Connect with us
BSM Summit
blank

Sports Online

SI and PC Mag Survey Shows 11% Plan To Stream Super Bowl

“With 60 percent of 18-to-34 year-olds watching the big game digitally, the future for streaming is indeed bright.”

blank

Published

on

blank

Cable may still be king when it comes to the Super Bowl, but it appears digital streaming is building support to step to the throne. Sports Illustrated and PC Magazine teamed up last week to survey 2,800 people on how they would be watching the Super Bowl on Sunday.

Here’s the breakdown of the results:

  • 50 percent will watch with a cable or satellite connection.
  • 31 percent will not be watching the game.
  • 11 percent will digitally stream.
  • 8 percent will watch with the traditional over-the-air broadcast.

Of the people who will be tuning in, according to this survey, 15% of viewers will stream digitally. That number is promising for the future of streaming as the survey population doesn’t match up well with the U.S. population.

Keep in mind, that 69% of respondents said they would watch the game in some form. If 69% of the country did tune into the Super Bowl, it would turn out a record-shattering 224.4 million viewers. Super Bowl 49 had the highest average viewership at 114.4 million, for comparison. Last year’s game pulled 103.3 million.

With 60 percent of 18-to-34 year-olds watching the big game digitally, the future for streaming is indeed bright.

As for the digital platform the cord cutters, Roku is the most popular option for the Super Bowl. 33% of streamers said that is the service they would use. Amazon Fire came in second place with 24%, and Apple TV rounded out the top three with 18% saying that is how they would stream Sunday’s game.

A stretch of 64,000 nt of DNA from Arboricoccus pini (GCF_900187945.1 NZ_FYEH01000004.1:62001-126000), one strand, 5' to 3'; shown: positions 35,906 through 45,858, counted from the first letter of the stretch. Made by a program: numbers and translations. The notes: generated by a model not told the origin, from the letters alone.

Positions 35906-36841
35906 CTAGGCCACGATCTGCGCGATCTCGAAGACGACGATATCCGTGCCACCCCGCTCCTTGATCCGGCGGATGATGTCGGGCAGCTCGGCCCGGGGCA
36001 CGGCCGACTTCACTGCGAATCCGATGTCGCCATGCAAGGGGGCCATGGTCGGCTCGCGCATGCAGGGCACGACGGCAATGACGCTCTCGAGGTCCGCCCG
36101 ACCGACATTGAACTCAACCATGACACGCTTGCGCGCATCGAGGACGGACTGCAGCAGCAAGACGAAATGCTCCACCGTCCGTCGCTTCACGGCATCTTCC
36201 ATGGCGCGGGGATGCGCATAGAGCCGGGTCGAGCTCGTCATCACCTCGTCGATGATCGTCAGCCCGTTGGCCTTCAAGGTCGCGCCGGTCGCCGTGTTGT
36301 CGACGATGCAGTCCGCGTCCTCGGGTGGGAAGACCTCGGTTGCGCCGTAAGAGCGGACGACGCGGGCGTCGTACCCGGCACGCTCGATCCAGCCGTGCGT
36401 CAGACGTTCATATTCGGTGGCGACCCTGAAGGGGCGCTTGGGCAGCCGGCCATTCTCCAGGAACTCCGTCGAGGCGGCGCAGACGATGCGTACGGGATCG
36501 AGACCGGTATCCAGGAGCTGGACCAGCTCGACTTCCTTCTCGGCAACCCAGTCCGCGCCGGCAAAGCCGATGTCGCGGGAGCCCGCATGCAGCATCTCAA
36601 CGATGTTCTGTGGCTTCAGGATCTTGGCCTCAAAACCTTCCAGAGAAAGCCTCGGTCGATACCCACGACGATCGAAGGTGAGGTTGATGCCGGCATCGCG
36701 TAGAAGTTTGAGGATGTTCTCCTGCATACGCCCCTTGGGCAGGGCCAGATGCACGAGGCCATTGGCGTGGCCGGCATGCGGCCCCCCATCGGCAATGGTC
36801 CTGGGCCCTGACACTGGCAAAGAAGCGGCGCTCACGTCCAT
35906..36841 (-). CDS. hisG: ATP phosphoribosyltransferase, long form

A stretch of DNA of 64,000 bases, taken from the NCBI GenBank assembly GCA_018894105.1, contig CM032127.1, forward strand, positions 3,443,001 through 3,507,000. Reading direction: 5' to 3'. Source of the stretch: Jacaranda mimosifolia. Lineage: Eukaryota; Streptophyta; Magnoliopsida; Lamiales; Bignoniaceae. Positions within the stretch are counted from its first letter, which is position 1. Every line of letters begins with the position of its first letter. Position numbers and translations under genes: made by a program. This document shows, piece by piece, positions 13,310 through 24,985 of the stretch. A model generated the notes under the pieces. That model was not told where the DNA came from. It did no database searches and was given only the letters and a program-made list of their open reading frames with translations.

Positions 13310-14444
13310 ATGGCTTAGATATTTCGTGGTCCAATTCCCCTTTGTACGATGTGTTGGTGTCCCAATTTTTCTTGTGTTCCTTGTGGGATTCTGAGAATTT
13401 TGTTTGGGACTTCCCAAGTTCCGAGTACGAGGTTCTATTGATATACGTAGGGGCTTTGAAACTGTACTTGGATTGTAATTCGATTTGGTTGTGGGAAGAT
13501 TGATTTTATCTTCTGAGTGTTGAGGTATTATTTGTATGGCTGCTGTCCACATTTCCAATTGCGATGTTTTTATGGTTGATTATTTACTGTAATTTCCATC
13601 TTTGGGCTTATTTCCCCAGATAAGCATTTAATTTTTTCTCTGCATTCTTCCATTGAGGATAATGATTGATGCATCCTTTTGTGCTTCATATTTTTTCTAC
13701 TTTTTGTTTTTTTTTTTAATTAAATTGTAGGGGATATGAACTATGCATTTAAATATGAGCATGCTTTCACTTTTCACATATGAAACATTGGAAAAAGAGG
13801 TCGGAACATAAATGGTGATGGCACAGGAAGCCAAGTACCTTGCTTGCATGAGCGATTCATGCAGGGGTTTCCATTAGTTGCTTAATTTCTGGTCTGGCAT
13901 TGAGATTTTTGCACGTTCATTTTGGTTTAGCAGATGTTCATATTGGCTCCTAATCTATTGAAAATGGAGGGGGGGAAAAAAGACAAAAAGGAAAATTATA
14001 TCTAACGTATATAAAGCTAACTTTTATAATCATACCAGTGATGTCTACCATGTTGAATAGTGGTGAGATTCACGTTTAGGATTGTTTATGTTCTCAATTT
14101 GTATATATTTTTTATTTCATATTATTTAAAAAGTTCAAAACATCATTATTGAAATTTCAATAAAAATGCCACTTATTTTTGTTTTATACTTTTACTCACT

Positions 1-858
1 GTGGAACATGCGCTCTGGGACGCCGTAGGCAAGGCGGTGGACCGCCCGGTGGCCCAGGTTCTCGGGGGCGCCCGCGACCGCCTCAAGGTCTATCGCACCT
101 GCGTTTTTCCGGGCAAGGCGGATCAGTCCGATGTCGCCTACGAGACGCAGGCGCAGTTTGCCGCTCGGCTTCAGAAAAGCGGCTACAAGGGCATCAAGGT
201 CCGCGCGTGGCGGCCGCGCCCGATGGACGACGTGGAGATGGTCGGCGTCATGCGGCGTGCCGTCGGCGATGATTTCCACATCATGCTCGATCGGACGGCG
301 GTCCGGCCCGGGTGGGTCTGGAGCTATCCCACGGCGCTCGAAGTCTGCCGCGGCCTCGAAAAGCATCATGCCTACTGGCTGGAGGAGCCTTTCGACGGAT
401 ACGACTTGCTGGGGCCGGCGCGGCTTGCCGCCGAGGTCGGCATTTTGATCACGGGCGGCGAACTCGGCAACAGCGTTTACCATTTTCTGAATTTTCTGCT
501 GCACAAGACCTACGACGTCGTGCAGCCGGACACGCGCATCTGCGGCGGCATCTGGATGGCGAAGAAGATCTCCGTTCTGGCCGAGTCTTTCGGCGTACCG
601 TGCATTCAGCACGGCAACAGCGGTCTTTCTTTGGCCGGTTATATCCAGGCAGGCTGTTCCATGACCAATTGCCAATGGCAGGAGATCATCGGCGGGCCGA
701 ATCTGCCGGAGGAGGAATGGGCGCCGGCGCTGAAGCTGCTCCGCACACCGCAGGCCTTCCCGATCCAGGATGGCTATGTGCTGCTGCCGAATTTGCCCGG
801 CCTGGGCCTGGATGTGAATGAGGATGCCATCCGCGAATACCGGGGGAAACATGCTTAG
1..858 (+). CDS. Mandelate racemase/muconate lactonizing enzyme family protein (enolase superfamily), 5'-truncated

It will be interesting to see how these numbers stand up after the game and looking ahead to next year. But, with more digital platforms making use of DVR services and improving latency issues, streaming is on the rise and the proverbial crown is within reach.

Sports Online

Bomani Jones: I’m Better At Talking About Political, Social Issues Than Most In Sports Media

“I personally am better at talking about those things than most people who work in this industry. Like I feel like I can say that fairly and then it not really be an arrogant thing.”

Jordan Bondurant

Published

on

blank

Los Angeles Lakers star LeBron James found himself in a few headlines last week when he questioned reporters for not asking him about the recent Washington Post story and photo surrounding Dallas Cowboys owner Jerry Jones, and ESPN commentator Bomani Jones took the opportunity to discuss the revelation.

Jones was pictured as a 14 year old among a crowd during an early stage of integration of public schools in Arkansas during the civil rights movement.

LeBron pointed out that he would field questions when there’s a controversy surrounding a Black person and spoke about the situation with former Cavaliers teammate Kyrie Irving, but he found it curious that no one had asked his opinion on the Jerry Jones story. LeBron had long considered himself a Cowboys fan, but in recent years he’s stopped supporting the team over Jones’ mandate that Dallas players stand for the National Anthem.

On his ESPN podcast The Right Time, host Bomani Jones talked about LeBron and circled it around to how he and other ESPN personalities caught a ton of flack for speaking about political or societal issues that often don’t fall within the confines of sports.

Jones said that being able to talk about political and societal issues comes easier to him than it does to most members of the sports media.

“I personally am better at talking about those things than most people who work in this industry,” Jones said. “Like I feel like I can say that fairly and then it not really be an arrogant thing.”